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Adi launches two-tower Burlington multires development

Adi Development Group has launched sales for its latest development, Realm, in its hometown of Bu...

IMAGE: Realm is a two-tower, 401-unit condominium development being launched in Burlington by hometown firm Adi Development. (Courtesy Adi)

Realm is a two-tower, 401-unit condominium development being launched in Burlington by hometown firm Adi Development Group. (Courtesy Adi)

Adi Development Group has launched sales for its latest development, Realm, in its hometown of Burlington.

Adi acquired the five-acre site in the Alton Village neighbourhood in 2015 after a proposed mid-rise project from another developer was cancelled. Adi also owns a site across the street, where its sold-out Valera master-planned community of 435 condo units and 70 townhomes is under construction and should be ready for first occupancies later this year.

The first phase of Realm will include 401 units in two 16-storey buildings joined by a podium, designed by CORE Architects, as well as 20 townhomes flanking a central parkette that will be publicly accessible. There will be one-bedroom, two-bedroom and two-bedroom-plus-den units, with sizes ranging from 446 to 1,163 square feet.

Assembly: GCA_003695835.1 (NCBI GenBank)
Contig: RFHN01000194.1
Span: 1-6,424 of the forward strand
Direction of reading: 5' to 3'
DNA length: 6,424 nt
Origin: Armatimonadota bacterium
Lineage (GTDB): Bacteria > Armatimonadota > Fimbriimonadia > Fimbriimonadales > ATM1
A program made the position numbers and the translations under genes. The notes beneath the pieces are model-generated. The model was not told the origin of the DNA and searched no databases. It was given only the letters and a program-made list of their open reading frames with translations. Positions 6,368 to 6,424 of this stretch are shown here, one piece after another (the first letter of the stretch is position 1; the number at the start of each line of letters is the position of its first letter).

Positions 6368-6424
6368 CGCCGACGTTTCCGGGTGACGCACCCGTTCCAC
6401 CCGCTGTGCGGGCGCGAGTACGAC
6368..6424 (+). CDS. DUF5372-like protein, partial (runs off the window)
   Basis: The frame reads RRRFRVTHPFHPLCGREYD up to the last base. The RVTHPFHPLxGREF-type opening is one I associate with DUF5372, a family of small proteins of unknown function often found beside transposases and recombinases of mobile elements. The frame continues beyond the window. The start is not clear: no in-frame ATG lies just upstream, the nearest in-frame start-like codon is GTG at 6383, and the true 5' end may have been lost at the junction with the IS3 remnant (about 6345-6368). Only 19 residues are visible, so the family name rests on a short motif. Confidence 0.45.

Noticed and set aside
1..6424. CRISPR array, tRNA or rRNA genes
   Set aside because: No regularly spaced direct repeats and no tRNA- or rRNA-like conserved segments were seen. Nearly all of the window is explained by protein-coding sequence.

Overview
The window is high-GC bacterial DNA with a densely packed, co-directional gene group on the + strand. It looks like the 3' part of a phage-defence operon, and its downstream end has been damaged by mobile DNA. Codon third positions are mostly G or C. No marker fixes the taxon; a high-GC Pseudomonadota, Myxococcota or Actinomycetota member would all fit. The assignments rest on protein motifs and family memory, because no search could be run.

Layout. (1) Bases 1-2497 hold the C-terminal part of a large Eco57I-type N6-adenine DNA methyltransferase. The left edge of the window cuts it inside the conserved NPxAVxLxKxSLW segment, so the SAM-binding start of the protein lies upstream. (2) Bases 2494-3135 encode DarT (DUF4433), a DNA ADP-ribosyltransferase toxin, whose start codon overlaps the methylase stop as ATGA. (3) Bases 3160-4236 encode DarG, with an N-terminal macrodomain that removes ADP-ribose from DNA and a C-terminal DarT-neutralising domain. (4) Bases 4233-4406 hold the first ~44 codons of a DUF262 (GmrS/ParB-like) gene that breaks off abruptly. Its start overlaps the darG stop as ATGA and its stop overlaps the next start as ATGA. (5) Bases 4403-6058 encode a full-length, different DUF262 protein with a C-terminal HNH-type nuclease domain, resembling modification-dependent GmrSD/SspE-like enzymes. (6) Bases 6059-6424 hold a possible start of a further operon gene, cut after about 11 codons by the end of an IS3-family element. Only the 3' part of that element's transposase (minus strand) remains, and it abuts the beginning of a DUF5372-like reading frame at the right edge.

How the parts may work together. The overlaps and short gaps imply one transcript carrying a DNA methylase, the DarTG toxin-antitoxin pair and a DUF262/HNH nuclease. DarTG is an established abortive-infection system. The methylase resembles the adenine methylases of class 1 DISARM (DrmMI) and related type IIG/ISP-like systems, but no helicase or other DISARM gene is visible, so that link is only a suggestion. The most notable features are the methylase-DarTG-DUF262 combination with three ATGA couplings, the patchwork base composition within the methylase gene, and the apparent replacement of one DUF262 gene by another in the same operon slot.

Amenities will include: a fitness centre with a movement studio; social and youth spaces; a kids’ play zone; a work-from-home lounge with office pods and breakout rooms; an indoor garden in the lobby; a lounge on a sixth-floor terrace; and an outdoor basketball court.

Adi, which does its own construction, is looking to start building Realm this fall. First occupancies are anticipated within 23 months of the start date.

Realm’s still-to-be-launched second phase will have 200 units in two six-storey buildings and more townhomes that will provide continuity from Phase 1. It doesn’t yet have a name.

Realm will offer proximity to a number of outdoor recreation options, including: Millcroft Golf Club; Tyandaga Golf Course; Hidden Lake Golf Club; Mount Nemo Conservation Area; Fourteen Mile Creek; and Burloak Waterfront Park. It’s also minutes from the Burlington GO Transit station, Highway 407 and the Queen Elizabeth Way.

Lower-priced alternative for Burlington

Realm’s prices will begin in the $400,000s and rise to approximately $750,000. Adi chief executive officer Tariq Adi told RENX townhouses in established Burlington neighbourhoods are now averaging $1 million and single detached houses are generally selling for from $1.6 million to $2.4 million.

“It’s getting pricey and a barrier to entry for many folks,” said Adi. “We’re all about providing quality housing to everyday people and making it obtainable for everyday people.”

The developer’s purchaser demographic is typically made up of first-time homebuyers, investors and downsizing empty nesters.

“Investors are sometimes looked at as bad people in this equation, but we don’t believe that,” said Adi. “We believe investors are a much-needed part of the ecosystem. They purchase units and then they put them out into the rental pool.